do tiny projects expecting them to fail

do tiny projects expecting them to fail
Photo by Alan Rodriguez / Unsplash

My goal

I will do tiny projects expecting them to fail.

I will post updates (sometimes here, sometimes on my youtube) on what I did, how it failed, and what I learned.

Rinse and repeat.

If you find this framing helpful or have suggestions, feel free to comment or reach out to me at

Wish you all the best in your projects big and small.

Some rambling thoughts

I've been thinking a lot about what to write about here.

If I'm commited to writing a blog, what should it be about? My general thoughts in "very useful" stream-of-consciousness type posts? Coding tutorials, given that's my "professional background"? Book and TV show reviews where I share my "wise insights" into pop culture? Maybe I will touch on any or all of those later, but for now I just want to share where I'm at.

Essentially, I will do tiny projects expecting them to fail.

I hope this will be an antidote against my near-obsession with overthinking, overplanning, overanalyzing and ultimately not nearly enough doing. It's long been the case that the most comfortable place for me to exist is in my own head, where the difficult and unpleasant (if not terrifying and horrifying) aspects of reality can be ignored. But clearly something is missing when I'm just meandering from thought to thought. And doing tiny projects expecting them to fail is a step away from my thought-prison.

Obviously, "do tiny projects expecting them to fail" isn't a particularly new idea. Since the dawn of time, humans and generally pretty much all life has been based on trial and error. Try something new; fail; learn; try again a slightly better way. From early bacteria to modern man, all of it seems to be based on trial and error. Sure, humans are doing it in infinitely more complex and intricate ways than bacteria ever could, but to me there's surprising similarities at the root of it. Try something new; fail; learn; try again a slightly better way: from corporations to institutions to each person's journey through each day.

There is certainly much more to being human than just that cycle, something incredibly special about humans compared to the rest of life. I'm still figuring that part out myself, but language and especially storytelling seems to be a key part of it. But for the purposes of this post and my short term plan, I will focus on this cycle and my relation to it. I can "unravel the secrets of humanity and the universe" another time.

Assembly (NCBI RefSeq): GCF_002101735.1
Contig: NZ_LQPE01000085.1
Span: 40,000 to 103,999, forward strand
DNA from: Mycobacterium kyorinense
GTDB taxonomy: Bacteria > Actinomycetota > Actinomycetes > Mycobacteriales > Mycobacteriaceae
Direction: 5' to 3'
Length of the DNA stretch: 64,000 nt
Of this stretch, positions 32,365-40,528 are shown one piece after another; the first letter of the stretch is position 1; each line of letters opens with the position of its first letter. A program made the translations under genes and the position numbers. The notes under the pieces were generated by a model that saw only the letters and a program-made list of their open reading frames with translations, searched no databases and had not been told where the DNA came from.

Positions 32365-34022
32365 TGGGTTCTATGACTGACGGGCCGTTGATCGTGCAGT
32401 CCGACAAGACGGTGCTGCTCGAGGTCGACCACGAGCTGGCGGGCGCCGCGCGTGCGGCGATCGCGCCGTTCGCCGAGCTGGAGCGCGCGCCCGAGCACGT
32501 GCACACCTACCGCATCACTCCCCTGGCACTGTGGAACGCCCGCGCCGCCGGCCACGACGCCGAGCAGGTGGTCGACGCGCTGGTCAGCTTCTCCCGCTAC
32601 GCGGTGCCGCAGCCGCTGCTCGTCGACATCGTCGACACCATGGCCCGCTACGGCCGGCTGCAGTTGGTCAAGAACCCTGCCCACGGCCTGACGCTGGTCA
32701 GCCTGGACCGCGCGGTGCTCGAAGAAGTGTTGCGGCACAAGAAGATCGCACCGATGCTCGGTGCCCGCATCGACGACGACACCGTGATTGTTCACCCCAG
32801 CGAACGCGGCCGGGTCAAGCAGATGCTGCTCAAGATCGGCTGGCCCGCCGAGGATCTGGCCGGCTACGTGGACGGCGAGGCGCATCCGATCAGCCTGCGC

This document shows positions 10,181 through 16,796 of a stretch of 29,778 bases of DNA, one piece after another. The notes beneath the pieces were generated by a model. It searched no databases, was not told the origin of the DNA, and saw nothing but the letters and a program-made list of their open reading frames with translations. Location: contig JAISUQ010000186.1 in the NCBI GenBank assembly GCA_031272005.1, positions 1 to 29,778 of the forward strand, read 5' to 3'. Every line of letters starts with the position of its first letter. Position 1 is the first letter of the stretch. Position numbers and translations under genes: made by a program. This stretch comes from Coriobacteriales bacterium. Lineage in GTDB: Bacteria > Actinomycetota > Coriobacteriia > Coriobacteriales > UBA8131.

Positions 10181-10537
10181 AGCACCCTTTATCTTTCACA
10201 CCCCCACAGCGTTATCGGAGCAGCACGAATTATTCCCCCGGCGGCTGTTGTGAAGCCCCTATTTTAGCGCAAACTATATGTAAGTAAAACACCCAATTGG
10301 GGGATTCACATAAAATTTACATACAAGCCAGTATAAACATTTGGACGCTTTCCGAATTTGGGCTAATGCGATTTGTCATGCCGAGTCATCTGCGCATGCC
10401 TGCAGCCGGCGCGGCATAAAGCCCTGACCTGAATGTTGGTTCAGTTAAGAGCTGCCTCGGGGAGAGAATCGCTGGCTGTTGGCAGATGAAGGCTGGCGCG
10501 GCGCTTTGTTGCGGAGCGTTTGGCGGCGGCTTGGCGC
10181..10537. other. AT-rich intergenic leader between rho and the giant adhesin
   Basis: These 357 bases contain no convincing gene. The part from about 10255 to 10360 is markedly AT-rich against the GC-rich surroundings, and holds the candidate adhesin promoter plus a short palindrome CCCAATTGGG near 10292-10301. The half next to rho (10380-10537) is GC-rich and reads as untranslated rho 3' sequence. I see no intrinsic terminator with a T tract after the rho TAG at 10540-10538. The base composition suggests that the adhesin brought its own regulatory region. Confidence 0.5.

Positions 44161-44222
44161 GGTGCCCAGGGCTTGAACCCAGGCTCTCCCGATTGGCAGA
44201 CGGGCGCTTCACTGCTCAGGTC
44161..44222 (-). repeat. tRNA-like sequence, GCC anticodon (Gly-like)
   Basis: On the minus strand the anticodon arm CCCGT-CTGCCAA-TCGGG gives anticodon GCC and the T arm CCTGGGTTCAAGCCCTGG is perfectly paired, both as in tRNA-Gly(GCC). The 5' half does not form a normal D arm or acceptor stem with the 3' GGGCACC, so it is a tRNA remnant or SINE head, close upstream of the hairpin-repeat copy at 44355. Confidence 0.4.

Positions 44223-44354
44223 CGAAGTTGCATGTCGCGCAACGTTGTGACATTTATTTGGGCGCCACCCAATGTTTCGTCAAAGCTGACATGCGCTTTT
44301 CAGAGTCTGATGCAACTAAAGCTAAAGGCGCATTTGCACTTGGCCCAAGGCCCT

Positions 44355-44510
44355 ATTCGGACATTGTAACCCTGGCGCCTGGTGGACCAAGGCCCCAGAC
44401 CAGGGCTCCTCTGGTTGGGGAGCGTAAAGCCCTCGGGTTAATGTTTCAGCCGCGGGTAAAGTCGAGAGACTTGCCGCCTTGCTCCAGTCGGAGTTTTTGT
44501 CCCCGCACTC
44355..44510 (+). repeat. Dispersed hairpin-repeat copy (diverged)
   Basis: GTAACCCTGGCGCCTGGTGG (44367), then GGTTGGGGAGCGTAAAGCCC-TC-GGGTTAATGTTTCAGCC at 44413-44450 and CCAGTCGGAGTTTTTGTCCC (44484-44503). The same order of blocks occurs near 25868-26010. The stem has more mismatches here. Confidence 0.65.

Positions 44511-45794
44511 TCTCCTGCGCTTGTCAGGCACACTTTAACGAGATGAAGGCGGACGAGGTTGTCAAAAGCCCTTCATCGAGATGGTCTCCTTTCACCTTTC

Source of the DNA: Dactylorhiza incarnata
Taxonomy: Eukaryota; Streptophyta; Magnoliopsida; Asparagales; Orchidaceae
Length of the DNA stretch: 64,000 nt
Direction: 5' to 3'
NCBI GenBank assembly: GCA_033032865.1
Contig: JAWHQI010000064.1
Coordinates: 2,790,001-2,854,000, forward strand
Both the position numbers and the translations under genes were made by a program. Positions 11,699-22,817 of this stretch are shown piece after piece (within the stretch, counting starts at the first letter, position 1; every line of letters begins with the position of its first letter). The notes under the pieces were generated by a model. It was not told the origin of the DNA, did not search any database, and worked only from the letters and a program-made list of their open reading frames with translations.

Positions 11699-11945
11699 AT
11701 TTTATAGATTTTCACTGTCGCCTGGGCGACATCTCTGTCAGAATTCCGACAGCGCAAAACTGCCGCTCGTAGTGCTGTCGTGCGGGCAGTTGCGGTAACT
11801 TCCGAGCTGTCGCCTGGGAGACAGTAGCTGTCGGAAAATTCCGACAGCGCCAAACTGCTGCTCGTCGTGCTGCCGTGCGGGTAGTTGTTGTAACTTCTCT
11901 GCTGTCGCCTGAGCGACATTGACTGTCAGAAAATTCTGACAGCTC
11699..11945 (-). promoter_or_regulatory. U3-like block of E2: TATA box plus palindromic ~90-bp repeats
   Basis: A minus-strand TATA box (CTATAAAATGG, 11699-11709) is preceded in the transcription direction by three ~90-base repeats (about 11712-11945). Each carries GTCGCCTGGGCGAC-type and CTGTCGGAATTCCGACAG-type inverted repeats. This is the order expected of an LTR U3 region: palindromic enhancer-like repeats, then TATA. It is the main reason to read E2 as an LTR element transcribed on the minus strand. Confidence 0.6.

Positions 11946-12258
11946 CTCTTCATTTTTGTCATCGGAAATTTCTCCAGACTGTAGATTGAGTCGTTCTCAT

When I am lost in my thoughts, I am breaking the try; fail; learn; try again cycle. Instead it looks more like try; fail; think about how I failed; think even more, taking it even more personally; think about why I am thinking so much; think; think; ... realize what I'm doing; try; fail; think ....

Writing it out, it seems pretty clear to me where the problem originates. In the day to day, it is much more subtle and difficult to catch. A core part of the problem is associating a failure of a project with my personality or character, not as a natural part of the process. Taking failures personally and ruminating on them has cost me literal months of time, and if I'm not careful can cost me many more.

This distinction between "I failed" and "the project failed" was highlighted to me in an excellent conversation between Youtubers Dr. K and Pirate Software. Pretty much all of the insight and wisdom I am trying to channel in this post comes from this video. I highly recommend watching the entire video if you have the time, but a core part of their discussion is agreeing that framing failures as "the project failed" is infinitely more helpful than viewing it as "I failed". The former enables learning and moving on to the next project to try while the latter has enabled me to sink deeper and deeper into a thought-prison.

To come back to my goal, "do tiny projects expecting them to fail" highlights to me that projects failing is the natural way of things, and that learning what I can and moving on to the next project is a better reaction than overthinking endlessly. The projects being framed as "tiny" further helps speed up the learning cycle by making it easier to start each new project, knowing the end goal is not only in sight, but close at hand. Lastly, if a project actually does succeed, it would be a nice surprise (although I might learn less from it than if it didn't go according to plan).

A lot of this post has been pretty specific to my difficulties and what I need to do for me to grow, but I hope it inspires you to action as well. If you are feeling stuck (as I have been for a while now), I hope you also give "do tiny projects expecting them to fail" a try. I promise it will be worth it.

I'll update post updates here and on my youtube as I pursue this goal/framing over the next days/weeks/months(/years?). I can already feel some excitement and freedom and aliveness just thinking about what tiny projects I'll work on and which will very likely fail, but in a good way.

Again, feel free to reach out to me at with any comments or suggestions.

And again, I wish you all the best in your projects big and small.

Take care,

– Greg